As first reported by the Georgetowner, Zara, the discount fashion store located at Prospect and Wisconsin, closed on Good Friday. Assuming no new tenant will quickly move in, this will add a significant amount of vacant retail space to a market that already faced a glut.
Just the Zara building alone is quite massive. (Technically it looks like historically these were separate buildings, but they were combined at some point) Combine the space left behind by Zara to the long vacant space next door, which previously housed Max Studio and that block alone has quite a bit of empty space.
Wisconsin Ave. is pockmarked with vacancies up and down the street. And M St. has some pockets of vacancies (mostly, it seems, are owned by EastBanc, who, to their credit, has sought to use the space for long term “pop-ups”).
On top of these many small empty spaces, the market is going to soon see another large infusion of empty space. The Latham Hotel redevelopment project will make another 25,000 square feet of retail space available. No tenant has been announced. Continue reading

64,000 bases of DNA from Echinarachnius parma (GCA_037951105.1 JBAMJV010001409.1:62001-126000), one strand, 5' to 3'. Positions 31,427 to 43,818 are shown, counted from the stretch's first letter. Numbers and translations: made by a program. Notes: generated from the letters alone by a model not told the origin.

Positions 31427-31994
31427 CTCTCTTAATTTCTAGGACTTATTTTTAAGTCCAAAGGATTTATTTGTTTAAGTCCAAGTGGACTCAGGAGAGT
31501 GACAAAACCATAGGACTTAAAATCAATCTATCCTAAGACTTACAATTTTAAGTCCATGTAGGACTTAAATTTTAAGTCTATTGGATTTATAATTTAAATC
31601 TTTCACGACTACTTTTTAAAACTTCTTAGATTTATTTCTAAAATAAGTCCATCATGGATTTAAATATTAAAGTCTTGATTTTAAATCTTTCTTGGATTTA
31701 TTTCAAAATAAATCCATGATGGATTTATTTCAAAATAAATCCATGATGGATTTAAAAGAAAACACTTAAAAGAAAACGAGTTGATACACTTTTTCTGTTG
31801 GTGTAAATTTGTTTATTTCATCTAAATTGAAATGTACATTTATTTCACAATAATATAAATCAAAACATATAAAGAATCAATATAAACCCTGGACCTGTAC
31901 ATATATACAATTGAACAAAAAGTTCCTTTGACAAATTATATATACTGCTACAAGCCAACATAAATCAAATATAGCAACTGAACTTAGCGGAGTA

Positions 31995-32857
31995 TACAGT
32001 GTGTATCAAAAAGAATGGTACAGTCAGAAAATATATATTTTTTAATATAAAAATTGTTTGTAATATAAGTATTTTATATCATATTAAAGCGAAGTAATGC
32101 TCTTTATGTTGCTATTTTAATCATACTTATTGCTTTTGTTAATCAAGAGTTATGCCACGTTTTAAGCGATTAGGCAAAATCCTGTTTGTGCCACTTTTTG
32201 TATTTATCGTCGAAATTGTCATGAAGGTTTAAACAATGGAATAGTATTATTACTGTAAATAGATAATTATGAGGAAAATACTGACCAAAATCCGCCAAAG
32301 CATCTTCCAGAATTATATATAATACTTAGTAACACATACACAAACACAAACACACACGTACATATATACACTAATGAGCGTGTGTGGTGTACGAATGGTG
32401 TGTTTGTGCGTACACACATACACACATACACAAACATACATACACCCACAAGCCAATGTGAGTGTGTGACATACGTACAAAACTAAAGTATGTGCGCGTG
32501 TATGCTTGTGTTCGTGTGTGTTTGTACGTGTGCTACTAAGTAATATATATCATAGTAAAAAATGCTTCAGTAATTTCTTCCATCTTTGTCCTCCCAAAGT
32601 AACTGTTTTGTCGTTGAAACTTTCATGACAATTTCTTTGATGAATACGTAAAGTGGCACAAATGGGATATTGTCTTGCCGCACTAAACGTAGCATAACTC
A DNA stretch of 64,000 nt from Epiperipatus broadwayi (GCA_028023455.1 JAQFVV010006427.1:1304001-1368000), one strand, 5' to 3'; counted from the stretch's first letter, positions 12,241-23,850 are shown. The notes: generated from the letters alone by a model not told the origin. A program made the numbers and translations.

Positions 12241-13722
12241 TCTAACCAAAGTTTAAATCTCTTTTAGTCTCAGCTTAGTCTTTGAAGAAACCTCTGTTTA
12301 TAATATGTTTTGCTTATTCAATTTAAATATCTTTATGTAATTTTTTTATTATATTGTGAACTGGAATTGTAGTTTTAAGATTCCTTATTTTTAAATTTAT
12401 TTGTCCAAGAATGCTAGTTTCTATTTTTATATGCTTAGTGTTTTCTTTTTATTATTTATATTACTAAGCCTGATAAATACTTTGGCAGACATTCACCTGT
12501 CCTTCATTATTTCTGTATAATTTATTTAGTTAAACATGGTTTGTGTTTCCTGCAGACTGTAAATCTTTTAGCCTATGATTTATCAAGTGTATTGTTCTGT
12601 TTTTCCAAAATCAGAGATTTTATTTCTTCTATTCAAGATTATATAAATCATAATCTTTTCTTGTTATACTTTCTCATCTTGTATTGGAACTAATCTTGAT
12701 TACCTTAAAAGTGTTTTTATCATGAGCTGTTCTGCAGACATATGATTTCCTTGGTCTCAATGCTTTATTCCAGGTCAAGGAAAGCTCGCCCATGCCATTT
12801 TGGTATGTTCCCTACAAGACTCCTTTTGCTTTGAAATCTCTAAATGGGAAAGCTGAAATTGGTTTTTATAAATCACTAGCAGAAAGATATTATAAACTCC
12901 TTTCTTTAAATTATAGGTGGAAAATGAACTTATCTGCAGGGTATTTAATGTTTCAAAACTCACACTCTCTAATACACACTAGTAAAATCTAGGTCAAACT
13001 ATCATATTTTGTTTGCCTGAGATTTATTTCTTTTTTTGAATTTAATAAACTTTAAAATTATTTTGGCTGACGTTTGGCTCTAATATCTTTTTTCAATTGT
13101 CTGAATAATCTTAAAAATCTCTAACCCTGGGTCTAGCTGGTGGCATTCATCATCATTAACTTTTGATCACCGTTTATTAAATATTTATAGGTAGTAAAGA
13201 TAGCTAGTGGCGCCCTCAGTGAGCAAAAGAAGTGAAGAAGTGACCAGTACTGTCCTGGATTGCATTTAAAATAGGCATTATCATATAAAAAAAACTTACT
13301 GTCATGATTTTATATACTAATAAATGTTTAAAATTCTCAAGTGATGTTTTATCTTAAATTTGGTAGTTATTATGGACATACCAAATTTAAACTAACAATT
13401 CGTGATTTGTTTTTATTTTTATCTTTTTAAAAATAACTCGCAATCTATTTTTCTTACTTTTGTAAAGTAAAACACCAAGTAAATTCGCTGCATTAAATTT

GM noticed over the weekend that Hitched wedding boutique is no more. The shop has been taken over by Modern Trousseau, one of the wedding dress lines carried by Hitched.
Hitched’s website indicates that existing customers will be serviced but new customers will be sent to Modern Trousseau. This is too bad, Hitched was founded in Georgetown in 2005 by Julia Lichtman Kepniss and Carin Rosenberg. It was later run by Katelyn White and Katie Watson. Over the years it garnered a great reputation for wonderful service and high-end offerings. And to neighbors, it was particularly noteworthy for its beautiful storefront and window displays. Continue reading
Photo by Hillel Steinberg.
Good morning Georgetown, here’s the latest:
- Six million dollar house near Dumbarton Oaks goes for sale. (Is it a joke that they have artwork depicting both Jackie Kennedy and Marilyn Monroe?)
- WMATA applies to demolish the Foundry Branch trolley trestle, which advocates would like to see refurbished and used as a pedestrian bridge.